About the Junk Foodie
I grew up in a house without junk food. My mother was French, and preached of everything in moderation. Each meal was incredibly creative, but, above all, healthy. We were humans, and that’s what humans ate. Good, healthy food. Snack time at our house meant fruit wedges, toast, and maybe some juice. Maybe. The sugar-iest thing my brother and I had was the occasional box of Cinnamon Toast Crunch. And if my mom was away from the breakfast table, we’d eat three bowls as fast as we could, and then drink the milk.
The last few gulps so thick with cinnamon and sugar it felt like drinking delicious, edible, wet sand. Junk food, to me, was what aliens ate. And I was jealous of them. They lived all over town, in houses that looked and smelled different. They had cable TV, didn’t need to clean their rooms, and some of them were even allowed to say the forbidden words, “Shut up!” In short, they were to be admired.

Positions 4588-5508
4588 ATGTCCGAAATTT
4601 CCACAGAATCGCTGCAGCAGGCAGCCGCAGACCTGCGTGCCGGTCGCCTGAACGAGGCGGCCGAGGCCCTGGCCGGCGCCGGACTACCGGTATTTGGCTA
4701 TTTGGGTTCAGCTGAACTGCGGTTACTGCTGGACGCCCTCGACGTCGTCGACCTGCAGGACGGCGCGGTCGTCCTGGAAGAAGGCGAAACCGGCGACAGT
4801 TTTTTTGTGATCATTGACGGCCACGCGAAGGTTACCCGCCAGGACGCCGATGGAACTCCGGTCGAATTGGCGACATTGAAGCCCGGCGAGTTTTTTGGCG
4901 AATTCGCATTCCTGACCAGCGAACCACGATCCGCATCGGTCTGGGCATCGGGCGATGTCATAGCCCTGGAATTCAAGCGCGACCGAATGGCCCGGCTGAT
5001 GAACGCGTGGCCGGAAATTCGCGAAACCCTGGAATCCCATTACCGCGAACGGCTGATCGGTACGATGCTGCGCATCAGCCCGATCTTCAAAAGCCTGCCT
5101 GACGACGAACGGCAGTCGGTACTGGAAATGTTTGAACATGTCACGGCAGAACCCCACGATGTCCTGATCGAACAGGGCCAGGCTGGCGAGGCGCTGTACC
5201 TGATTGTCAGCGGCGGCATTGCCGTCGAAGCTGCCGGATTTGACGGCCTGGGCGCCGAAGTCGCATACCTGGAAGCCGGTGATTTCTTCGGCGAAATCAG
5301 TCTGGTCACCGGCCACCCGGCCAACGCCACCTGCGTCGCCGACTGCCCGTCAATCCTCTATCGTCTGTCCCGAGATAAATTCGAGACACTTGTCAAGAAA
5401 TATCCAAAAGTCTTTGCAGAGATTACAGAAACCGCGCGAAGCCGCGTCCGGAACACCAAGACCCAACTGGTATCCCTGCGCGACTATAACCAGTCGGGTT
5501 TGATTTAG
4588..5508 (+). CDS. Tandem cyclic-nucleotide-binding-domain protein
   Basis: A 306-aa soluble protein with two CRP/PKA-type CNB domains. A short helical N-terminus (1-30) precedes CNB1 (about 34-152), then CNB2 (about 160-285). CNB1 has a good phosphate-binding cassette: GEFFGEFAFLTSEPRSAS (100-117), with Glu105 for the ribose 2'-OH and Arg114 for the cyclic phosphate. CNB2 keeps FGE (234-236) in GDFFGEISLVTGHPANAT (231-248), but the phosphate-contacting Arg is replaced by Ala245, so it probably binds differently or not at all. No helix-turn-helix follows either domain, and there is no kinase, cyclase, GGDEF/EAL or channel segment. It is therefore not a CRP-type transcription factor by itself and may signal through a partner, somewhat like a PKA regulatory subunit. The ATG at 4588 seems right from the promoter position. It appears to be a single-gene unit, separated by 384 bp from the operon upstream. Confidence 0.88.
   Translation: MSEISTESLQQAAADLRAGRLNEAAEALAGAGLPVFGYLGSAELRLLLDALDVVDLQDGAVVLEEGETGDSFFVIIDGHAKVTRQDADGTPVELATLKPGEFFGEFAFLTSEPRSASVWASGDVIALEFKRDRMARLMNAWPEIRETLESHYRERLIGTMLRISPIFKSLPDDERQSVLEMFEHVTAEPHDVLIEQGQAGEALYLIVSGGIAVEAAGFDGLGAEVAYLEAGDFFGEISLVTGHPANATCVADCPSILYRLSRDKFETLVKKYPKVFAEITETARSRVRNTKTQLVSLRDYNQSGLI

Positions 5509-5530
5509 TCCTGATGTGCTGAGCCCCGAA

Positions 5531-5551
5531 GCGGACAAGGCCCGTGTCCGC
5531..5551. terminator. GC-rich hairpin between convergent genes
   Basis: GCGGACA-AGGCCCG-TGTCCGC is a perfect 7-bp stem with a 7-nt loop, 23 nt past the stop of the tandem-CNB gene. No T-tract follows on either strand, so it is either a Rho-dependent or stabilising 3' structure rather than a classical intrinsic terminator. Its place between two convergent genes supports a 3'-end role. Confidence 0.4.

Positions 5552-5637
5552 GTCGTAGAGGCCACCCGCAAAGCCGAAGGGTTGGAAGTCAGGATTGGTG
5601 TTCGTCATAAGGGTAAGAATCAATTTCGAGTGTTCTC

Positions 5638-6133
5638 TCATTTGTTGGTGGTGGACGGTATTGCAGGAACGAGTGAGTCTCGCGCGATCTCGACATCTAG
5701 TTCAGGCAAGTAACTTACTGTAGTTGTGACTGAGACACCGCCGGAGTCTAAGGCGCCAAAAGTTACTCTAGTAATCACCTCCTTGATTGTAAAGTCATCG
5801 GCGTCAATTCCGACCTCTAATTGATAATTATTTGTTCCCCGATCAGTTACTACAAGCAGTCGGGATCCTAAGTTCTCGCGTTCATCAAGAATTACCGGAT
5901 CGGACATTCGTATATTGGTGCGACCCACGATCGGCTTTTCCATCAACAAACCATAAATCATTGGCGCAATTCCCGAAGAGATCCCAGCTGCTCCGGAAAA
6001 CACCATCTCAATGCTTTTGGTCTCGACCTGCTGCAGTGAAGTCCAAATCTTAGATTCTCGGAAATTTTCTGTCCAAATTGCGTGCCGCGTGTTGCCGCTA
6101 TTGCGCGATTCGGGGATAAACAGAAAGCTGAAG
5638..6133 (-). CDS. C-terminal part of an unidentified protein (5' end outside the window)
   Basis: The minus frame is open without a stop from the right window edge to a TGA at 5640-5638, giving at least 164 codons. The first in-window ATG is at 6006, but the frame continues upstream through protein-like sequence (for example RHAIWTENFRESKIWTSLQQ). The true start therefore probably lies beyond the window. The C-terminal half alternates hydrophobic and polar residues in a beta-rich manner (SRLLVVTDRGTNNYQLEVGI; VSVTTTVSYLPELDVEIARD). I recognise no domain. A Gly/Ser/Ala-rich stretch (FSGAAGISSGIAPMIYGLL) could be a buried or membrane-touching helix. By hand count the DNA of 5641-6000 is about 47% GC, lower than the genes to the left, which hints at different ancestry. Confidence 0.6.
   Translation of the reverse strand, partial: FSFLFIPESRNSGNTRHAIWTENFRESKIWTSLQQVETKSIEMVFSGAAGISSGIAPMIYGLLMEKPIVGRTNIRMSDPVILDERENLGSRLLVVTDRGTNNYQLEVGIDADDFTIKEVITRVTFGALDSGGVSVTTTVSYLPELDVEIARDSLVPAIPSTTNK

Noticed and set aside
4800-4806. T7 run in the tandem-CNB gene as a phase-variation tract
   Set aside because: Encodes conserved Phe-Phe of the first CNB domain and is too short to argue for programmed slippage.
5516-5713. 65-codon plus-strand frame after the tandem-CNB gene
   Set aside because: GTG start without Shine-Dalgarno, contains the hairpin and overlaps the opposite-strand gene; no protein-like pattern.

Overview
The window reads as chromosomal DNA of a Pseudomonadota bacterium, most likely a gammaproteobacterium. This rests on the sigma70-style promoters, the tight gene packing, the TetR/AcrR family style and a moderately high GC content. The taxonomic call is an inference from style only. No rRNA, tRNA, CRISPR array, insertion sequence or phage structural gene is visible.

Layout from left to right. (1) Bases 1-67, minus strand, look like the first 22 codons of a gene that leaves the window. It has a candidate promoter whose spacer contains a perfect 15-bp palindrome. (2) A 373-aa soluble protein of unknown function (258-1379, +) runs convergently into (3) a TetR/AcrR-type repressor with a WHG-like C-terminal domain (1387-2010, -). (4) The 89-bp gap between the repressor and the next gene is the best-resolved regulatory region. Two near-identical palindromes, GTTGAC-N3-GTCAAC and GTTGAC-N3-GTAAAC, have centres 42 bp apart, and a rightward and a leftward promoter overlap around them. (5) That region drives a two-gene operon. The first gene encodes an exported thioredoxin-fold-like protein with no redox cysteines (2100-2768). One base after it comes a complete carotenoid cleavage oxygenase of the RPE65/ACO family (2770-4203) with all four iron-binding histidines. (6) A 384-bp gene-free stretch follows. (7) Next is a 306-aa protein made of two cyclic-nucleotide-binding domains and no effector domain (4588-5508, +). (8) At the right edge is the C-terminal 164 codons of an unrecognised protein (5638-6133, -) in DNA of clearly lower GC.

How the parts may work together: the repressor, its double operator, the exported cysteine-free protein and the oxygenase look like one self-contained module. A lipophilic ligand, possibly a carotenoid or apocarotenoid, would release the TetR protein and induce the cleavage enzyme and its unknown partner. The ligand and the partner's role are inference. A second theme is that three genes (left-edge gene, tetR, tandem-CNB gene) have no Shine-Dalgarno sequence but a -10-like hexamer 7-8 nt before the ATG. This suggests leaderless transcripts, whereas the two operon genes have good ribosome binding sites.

To balance this land of heathens, we’d fly off to France in the summer and eat things like Fois Gras and Tarte Amandine. The natives there said words like “merci!” and “s’il vous plait”. It was a far cry from the land of Cinnamon Toast Crunch–in this world we used silver forks and knives, and supported the impor-tance of apperitifs and elbows-off-the-table. Never, ever, would you dare ask for a thing called Ketchup.
That was then. This is now. Today the French eat Twinkies and the Americans eat Fois Gras. It’s somewhere inbetween that Junk Foodie evolved. Some call it fusion, I call it revolution. ’Cuz one rainy New York day, I sat at my desk dreaming up ways of making tasty distractions from the office snacks around me. And soon enough, an entire regime crystallized. And soon enough I left my job to make this stuff: gross, delicious, ugly, beautiful, it was both alien and familiar. It was Junk Foodie.
I make no pretense of this being any good for you at all, but I do guarantee to delight, inspire and make everyone giggle. Take it with a grain of … (sugar?) and practice moderation. ’Cuz too much of anything is no good at all. But not enough fun is a crime. Dig in!
Emilie Baltz, a foodie-turned designer-turned-foodie. She splits her time, and meals, between food photography and design, and often raids office pantries for ingredients.